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IMF: US economy to tip into 'mild recession'
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"The overall balance of risks to the short-term global growth outlook remains tilted to the downside," said the report, noting the IMF staff now sees a 25 percent chance that global growth will drop to 3 percent or less in 2008 and 2009 -- equivalent to a global recession.

The greatest risk comes from the still-unfolding events in financial markets, particularly the potential for deep losses on structured credits related to the U.S. subprime mortgage market and other sectors to seriously impair financial system balance sheets and cause the current credit squeeze to mutate into a full-blown credit crunch, said the report.

Interaction between negative financial shocks and domestic demand, particularly through the housing market, remains a concern for the United States and to a lesser degree for western Europe and other advanced economies, said the report.

Policymakers around the world are facing "a diverse and fast-moving set of challenges," and although each country's circumstances differ, in an increasingly multipolar world it will be essential to meet these challenges broadly, taking full account of cross-border interactions, the IMF warned in the report, which published twice a year.

In the advanced economies, the pressing tasks are dealing with financial market dislocations and responding to downside risks to growth -- but policy choices should also take into account inflation risks and longer-term concerns, said the report.

Meanwhile, many emerging and developing economies still face the challenge of ensuring that strong current growth does not drive a buildup in inflation or vulnerabilities, but they should be ready to respond to slowing growth and more difficult financing conditions if the external environment deteriorates sharply, the report noted.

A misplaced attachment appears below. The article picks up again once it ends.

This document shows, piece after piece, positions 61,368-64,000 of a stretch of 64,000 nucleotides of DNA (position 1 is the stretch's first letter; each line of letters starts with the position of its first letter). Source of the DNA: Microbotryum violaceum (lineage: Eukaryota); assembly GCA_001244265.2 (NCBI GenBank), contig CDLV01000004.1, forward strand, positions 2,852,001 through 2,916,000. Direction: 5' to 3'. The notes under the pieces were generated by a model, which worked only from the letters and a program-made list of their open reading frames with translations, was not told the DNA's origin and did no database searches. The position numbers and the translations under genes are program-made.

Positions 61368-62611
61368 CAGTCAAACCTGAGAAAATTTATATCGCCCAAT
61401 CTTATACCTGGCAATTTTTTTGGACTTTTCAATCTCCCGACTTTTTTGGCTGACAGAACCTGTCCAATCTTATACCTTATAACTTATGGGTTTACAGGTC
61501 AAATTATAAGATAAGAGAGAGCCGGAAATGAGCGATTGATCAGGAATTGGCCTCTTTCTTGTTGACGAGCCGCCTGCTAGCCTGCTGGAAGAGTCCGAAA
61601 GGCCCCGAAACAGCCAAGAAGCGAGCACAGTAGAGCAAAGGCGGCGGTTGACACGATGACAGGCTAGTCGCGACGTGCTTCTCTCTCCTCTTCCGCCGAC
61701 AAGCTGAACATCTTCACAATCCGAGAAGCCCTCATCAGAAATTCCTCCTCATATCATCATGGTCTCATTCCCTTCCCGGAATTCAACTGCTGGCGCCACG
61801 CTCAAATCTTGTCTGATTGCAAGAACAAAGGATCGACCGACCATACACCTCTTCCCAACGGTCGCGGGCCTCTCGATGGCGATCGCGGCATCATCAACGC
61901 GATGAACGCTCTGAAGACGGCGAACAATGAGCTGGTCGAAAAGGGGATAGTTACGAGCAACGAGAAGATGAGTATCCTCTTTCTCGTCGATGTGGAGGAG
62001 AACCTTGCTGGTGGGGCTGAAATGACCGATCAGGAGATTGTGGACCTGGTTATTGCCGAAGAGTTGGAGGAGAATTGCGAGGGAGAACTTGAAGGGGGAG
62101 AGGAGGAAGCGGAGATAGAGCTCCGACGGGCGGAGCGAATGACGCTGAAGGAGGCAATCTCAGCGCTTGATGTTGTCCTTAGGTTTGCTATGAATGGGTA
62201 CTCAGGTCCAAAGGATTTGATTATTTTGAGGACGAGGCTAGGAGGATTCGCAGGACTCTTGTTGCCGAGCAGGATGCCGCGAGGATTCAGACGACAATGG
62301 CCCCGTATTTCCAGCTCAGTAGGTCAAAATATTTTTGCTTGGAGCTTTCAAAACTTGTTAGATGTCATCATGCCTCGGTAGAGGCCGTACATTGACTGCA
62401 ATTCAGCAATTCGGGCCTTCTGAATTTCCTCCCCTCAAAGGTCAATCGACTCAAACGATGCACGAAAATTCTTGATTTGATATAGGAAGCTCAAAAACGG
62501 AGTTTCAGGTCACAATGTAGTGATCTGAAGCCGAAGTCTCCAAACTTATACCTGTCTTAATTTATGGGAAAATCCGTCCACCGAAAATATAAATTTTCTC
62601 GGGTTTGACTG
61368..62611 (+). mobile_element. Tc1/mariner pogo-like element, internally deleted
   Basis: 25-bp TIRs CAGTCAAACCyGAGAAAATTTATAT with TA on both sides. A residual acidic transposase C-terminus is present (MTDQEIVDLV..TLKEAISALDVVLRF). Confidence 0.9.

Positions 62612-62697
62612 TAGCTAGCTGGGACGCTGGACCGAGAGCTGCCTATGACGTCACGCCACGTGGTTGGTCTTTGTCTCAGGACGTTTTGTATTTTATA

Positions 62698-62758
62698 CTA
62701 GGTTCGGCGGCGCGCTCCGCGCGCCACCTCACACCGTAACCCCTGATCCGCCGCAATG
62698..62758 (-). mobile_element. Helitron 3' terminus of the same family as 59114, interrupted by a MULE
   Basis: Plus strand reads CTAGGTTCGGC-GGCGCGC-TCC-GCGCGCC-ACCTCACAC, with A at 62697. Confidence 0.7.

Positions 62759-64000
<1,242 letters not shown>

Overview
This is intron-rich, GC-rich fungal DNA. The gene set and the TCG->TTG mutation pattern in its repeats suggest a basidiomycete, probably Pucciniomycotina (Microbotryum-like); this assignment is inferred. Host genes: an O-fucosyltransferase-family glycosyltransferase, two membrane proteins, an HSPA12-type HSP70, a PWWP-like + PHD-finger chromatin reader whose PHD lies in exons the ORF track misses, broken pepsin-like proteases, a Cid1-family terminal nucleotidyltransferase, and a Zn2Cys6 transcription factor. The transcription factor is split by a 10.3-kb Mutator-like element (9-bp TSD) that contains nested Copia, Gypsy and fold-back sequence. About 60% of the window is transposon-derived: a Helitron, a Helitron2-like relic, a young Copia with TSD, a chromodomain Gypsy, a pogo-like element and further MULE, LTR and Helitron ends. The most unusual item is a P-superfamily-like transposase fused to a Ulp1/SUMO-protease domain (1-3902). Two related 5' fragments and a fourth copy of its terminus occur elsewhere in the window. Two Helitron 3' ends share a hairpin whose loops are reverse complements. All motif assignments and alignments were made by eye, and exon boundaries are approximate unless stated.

China's growth would continue its fast expansion in 2008 and 2009 from its very high rate in 2006. It is expected to increase 9.3 percent in 2008 and 9.5 percent in 2009.

India is expected to expand 7.9 percent this year and 8.0 percent next year. Russia would continue to grow robustly at 6.8 percent this year and moderate to 6.3 percent next year.

The Washington-based agency also warned policymakers should cooperate to deal with the challenges, stressing "broadly based efforts to deal with global challenges have become indispensable."

"Providing fiscal stimulus across a broad group of countries that would benefit from stronger aggregate demand could prove much more effective than isolated efforts, given the inevitable cross-border leakages from added spending in open economies," said the analytical report.

"It is still early to launch such an approach, but it would be prudent for countries to start contingency planning to ensure a timely response in the event that such support becomes necessary," the report added.

(Xinhua News Agency April 10, 2008)

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